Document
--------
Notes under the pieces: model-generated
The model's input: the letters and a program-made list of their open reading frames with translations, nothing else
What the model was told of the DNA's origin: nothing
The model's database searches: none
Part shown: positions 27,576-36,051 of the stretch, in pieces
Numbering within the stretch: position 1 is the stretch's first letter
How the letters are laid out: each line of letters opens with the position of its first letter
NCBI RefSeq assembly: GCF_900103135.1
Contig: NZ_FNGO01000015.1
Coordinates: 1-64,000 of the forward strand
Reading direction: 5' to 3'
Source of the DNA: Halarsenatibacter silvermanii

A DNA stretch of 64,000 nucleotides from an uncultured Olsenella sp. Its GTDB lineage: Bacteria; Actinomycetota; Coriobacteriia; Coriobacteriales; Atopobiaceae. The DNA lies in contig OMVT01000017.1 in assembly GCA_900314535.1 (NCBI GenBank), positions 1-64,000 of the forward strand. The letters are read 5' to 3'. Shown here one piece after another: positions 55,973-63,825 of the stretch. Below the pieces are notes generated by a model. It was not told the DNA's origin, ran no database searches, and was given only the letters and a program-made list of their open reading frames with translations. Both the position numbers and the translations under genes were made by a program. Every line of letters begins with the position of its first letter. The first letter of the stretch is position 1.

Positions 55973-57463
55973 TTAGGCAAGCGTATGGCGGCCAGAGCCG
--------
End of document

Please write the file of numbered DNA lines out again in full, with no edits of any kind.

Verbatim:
Notes under the pieces: model-generated
The model's input: the letters and a program-made list of their open reading frames with translations, nothing else
What the model was told of the DNA's origin: nothing
The model's database searches: none
Part shown: positions 27,576-36,051 of the stretch, in pieces
Numbering within the stretch: position 1 is the stretch's first letter
How the letters are laid out: each line of letters opens with the position of its first letter
NCBI RefSeq assembly: GCF_900103135.1
Contig: NZ_FNGO01000015.1
Coordinates: 1-64,000 of the forward strand
Reading direction: 5' to 3'
Source of the DNA: Halarsenatibacter silvermanii

A DNA stretch of 64,000 nucleotides from an uncultured Olsenella sp. Its GTDB lineage: Bacteria; Actinomycetota; Coriobacteriia; Coriobacteriales; Atopobiaceae. The DNA lies in contig OMVT01000017.1 in assembly GCA_900314535.1 (NCBI GenBank), positions 1-64,000 of the forward strand. The letters are read 5' to 3'. Shown here one piece after another: positions 55,973-63,825 of the stretch. Below the pieces are notes generated by a model. It was not told the DNA's origin, ran no database searches, and was given only the letters and a program-made list of their open reading frames with translations. Both the position numbers and the translations under genes were made by a program. Every line of letters begins with the position of its first letter. The first letter of the stretch is position 1.

Positions 55973-57463
55973 TTAGGCAAGCGTATGGCGGCCAGAGCCG